Welcome! I’m the Council on Library and Information Resources (CLIR) Digital Humanities Postdoctoral Fellow at the Jackman Humanities Institute, University of Toronto (2019-20). I received my PhD in English from Yale University, where I worked on early modern theatre and culture.
My first book-in-progress, Artificial Persons: Fictions of Representation in Early Modern Drama, asks: how did the stage contribute to the idea that we can authorize people not just to speak and act on our behalf, but to stand in for us and take on aspects of our personhood? Examining plays alongside imaginative prose, legal texts, corporate documents, and theological treatises, I argue that Renaissance drama can reinvigorate our sense of what it means (and how it feels) to be represented and to represent others in turn.
As a postdoctoral fellow, I’ve also started a second long-term project titled Unknown Coasts: Mapping Water in the Early Modern Atlantic World. Here, I use methods from both digital humanities and the history of the book to explore how early modern English literature, law, and cartography developed a new concept of water as a vital form of infrastructure—a concept that extended across the Atlantic, and which continues to shape disputes over water rights today.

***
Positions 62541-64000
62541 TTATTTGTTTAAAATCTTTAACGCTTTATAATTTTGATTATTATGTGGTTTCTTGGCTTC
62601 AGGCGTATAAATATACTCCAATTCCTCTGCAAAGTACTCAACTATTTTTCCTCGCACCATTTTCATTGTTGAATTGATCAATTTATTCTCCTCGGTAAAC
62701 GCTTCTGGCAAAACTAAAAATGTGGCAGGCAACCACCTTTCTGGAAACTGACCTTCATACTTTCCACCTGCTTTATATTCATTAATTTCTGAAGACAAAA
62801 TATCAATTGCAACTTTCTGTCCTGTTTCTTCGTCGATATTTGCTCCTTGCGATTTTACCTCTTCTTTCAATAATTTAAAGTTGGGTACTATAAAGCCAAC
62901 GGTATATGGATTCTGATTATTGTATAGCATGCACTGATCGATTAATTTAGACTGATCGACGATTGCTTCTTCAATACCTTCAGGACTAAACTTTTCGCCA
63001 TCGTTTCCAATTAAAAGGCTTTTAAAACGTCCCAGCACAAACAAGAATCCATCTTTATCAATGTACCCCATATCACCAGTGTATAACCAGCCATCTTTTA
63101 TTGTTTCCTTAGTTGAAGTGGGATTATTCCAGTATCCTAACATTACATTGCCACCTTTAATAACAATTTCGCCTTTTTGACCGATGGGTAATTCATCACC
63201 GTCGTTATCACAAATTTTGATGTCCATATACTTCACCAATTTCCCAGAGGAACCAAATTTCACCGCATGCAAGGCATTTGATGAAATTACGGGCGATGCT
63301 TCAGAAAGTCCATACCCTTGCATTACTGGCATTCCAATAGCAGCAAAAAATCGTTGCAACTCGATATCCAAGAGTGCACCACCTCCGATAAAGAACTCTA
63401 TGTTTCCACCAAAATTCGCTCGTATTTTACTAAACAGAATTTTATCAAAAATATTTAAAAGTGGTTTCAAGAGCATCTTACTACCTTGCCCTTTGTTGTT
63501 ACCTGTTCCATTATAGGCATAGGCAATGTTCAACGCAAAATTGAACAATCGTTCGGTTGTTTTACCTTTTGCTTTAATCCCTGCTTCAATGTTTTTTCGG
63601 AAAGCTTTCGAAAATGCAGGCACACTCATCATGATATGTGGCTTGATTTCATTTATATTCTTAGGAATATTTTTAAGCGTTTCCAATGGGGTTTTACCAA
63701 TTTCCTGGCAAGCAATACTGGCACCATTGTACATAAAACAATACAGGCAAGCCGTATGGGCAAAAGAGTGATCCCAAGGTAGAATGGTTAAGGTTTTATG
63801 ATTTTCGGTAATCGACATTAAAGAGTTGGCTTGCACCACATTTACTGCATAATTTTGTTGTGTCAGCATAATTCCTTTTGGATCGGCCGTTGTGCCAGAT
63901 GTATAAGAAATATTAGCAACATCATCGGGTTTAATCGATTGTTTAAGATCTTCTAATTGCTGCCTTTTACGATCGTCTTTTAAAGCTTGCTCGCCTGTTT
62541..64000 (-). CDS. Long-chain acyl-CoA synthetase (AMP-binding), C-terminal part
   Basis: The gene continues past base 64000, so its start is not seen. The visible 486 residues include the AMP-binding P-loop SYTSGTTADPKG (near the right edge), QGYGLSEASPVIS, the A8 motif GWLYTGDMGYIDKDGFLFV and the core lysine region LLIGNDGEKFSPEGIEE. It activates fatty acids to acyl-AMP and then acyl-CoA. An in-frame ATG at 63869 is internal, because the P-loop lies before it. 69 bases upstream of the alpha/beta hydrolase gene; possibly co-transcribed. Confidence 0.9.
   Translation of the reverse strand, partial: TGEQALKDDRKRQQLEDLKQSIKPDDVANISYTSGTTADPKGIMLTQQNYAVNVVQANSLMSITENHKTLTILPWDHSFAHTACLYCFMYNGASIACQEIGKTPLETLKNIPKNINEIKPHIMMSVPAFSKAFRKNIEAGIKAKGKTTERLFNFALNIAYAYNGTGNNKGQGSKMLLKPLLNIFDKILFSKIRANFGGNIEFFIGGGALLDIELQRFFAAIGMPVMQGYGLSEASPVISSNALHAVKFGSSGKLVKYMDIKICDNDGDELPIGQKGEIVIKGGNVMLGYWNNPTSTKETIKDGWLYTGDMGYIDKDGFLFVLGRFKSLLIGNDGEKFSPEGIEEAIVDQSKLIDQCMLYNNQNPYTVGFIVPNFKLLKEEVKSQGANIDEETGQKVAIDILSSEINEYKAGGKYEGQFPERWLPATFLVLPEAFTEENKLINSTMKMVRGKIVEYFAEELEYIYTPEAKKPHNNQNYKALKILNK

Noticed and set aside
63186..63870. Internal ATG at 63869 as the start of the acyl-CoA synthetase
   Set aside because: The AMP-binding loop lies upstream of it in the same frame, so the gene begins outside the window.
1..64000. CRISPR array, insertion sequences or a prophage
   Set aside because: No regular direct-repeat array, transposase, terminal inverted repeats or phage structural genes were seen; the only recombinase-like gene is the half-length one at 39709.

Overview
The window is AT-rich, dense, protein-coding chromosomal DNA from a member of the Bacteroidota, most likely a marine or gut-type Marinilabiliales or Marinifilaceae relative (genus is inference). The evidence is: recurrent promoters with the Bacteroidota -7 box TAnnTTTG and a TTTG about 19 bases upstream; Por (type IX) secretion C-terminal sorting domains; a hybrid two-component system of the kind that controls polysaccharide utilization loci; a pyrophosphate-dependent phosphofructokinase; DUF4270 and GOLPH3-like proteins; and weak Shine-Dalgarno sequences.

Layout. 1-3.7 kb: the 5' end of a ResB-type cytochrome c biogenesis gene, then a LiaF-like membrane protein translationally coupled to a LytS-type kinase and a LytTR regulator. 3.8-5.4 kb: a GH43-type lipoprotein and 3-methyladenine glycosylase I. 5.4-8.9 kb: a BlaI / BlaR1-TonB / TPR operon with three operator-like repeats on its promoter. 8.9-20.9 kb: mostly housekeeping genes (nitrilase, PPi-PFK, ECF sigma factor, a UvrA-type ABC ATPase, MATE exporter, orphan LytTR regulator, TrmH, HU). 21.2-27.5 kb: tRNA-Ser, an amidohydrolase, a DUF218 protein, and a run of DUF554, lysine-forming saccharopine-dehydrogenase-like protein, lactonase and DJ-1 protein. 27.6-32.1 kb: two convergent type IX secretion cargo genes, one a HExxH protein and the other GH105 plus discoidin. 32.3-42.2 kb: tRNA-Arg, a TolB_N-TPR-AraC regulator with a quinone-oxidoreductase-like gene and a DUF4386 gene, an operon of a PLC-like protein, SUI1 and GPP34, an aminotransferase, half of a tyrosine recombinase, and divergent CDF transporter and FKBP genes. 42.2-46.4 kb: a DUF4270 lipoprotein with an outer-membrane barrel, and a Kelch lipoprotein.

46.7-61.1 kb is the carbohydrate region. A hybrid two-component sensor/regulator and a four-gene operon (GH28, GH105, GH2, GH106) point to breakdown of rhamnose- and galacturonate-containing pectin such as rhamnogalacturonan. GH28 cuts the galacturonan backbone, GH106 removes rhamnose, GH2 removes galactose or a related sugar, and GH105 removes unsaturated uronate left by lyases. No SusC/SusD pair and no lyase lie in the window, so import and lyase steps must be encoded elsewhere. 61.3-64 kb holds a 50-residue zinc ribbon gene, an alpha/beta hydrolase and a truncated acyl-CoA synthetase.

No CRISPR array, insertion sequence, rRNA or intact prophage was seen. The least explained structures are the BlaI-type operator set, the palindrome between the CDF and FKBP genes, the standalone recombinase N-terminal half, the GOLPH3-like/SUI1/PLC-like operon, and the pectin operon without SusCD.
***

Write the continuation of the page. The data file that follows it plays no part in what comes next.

Other research interests include gender and sexuality studies, law and literature, religious toleration, and the history of Shakespearean performance and editing. I’ve written on these topics for the journals Studies in Philology, Eighteenth-Century Studies, Milton Studies, and Early Theatre; the edited collection Shakespeare and Consciousness; and the Marginalia Review of Books. A full list of publications and awards can be found in my CV.
For news about recent and upcoming talks (including audio recordings), see Presentations, or visit my Teaching page for information on my courses. Follow me on Twitter @andrew_s_brown for other updates, and feel free to email me with any questions!